Only after the wound has been effectively cooled should the injured area be dried off, then dressed with a clean bandage. (Bandaging can be omitted when the injury is small and there is no break in the skin.) Neither butter nor oil should ever be applied to any burn, although once the wound has been properly cooled and dried, antibiotic ointments or aloe vera gel could be applied before dressing the area.

While the treatment of second degree burns also begins with cooling injured areas with cold water until wound temperature has been brought down, its second step is hand-off to a medical professional. For anything more than a minor burn, get the injured person swiftly to a doctor as opposed to attempt to continue treatment on one's own. As for third degree burns, keep the victim breathing and summon medical help. In the interim before help's arrival, drape damp cloths over the wounded areas, but do not immerse any of the victim's body parts in cold water, and do not attempt to cut clothing from the victim.

Regarding the rest of the e-mail, fire fighters are not instructed as part of their training to treat burns with egg white. Instead, they learn at-the-scene first aid procedures, which mostly amount to keeping airways open, reducing the temperature of burned areas, then handing off burn victims to medical professionals.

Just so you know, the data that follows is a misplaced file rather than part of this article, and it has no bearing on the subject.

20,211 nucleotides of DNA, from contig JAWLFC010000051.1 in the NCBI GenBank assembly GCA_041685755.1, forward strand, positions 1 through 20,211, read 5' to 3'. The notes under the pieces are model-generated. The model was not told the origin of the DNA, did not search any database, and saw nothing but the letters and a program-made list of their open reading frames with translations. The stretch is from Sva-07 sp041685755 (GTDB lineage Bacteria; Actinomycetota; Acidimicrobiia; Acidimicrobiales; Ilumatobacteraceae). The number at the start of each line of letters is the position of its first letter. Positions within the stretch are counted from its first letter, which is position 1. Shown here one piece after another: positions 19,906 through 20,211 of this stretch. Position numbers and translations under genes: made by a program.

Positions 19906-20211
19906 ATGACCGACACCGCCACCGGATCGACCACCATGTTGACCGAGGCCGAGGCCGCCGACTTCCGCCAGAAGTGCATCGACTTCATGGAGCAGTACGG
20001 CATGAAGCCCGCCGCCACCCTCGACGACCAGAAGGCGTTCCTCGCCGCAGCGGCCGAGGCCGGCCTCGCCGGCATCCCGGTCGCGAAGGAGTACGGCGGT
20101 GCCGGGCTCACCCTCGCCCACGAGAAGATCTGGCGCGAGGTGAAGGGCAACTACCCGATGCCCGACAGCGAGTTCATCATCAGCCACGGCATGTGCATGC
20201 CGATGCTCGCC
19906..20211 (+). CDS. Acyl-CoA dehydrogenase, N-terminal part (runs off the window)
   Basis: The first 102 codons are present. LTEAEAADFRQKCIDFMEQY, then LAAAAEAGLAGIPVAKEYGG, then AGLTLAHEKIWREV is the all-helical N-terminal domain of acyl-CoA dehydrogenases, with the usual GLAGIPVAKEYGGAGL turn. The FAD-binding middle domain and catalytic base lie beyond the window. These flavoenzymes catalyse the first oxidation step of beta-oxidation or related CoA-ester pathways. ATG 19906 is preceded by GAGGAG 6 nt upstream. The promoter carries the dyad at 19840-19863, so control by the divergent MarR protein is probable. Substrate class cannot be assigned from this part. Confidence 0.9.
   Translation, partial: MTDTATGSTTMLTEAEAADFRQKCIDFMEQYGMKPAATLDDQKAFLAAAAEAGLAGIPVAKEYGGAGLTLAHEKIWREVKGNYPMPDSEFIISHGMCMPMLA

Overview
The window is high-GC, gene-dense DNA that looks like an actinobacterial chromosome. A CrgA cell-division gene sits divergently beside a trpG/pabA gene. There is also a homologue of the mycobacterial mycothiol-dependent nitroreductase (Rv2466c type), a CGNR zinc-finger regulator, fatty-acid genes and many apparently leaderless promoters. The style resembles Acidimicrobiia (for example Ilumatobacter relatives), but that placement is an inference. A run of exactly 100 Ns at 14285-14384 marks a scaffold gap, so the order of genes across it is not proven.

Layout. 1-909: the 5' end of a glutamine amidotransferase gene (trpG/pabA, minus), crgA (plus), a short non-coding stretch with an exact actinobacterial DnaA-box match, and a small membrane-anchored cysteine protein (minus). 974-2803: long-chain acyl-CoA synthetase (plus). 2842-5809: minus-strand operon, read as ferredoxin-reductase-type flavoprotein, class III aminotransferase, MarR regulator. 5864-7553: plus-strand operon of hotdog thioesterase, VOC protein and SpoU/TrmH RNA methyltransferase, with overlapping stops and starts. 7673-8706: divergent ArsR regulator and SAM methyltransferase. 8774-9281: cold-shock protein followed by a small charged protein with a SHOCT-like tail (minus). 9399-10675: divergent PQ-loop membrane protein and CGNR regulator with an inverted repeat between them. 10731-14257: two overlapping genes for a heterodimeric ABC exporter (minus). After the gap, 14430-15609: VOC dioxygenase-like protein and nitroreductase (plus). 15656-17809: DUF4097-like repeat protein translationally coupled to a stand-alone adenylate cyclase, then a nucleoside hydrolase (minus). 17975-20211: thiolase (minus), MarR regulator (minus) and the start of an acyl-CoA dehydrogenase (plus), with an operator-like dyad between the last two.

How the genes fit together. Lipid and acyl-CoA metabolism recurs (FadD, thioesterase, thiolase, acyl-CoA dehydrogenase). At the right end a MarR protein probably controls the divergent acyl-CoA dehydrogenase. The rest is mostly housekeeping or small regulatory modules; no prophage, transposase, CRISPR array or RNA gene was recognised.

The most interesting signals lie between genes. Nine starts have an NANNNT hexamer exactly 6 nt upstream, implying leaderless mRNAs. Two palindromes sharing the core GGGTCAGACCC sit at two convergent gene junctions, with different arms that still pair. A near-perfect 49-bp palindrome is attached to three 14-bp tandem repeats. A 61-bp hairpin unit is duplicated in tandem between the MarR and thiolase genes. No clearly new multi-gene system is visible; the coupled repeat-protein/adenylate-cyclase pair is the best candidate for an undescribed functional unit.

However, that firefighters aren't being taught to slather burn victims with albumen doesn't mean that at one time providing exactly that treatment wasn't a somewhat recommended practice, as we've found turn-of-the-century medical journals that advocated the use of egg white on minor burns. Now, granted, most of those references promoted such use as a way of shielding injured areas from contamination (that is, using egg white to create a protective barrier between wound and air), but there was also suggestion that the application of this substance would take the pain out of the injury. (Mind you, those selfsame journals also offered up the information that a number of other wet, dense dressings, such as olive oil or a mixture of baking soda and water, would act just as effectively as a wound protectant and calmative for minor burns.)